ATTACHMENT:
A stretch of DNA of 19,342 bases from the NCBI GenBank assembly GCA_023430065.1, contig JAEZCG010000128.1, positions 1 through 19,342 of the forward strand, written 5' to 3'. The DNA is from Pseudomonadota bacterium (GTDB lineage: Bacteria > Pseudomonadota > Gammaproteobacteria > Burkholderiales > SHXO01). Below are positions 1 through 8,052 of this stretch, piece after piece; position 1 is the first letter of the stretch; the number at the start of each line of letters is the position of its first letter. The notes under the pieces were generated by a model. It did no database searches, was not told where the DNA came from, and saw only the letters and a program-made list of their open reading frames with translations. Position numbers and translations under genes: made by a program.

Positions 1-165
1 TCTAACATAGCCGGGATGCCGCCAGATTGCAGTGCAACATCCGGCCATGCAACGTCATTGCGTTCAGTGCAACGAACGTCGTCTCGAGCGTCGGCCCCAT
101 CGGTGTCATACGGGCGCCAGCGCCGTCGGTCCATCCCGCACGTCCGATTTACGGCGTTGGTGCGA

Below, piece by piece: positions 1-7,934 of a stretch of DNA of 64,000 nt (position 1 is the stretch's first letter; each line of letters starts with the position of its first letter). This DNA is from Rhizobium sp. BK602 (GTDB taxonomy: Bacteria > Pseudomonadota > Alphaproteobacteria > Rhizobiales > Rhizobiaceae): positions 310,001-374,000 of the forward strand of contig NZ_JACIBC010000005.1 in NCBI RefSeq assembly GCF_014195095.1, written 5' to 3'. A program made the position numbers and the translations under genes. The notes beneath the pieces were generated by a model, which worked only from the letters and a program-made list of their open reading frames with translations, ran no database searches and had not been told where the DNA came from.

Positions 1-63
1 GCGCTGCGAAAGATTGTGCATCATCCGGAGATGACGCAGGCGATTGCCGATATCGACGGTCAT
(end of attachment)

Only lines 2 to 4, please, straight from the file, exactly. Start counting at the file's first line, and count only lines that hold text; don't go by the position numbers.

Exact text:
Positions 1-165
1 TCTAACATAGCCGGGATGCCGCCAGATTGCAGTGCAACATCCGGCCATGCAACGTCATTGCGTTCAGTGCAACGAACGTCGTCTCGAGCGTCGGCCCCAT
101 CGGTGTCATACGGGCGCCAGCGCCGTCGGTCCATCCCGCACGTCCGATTTACGGCGTTGGTGCGA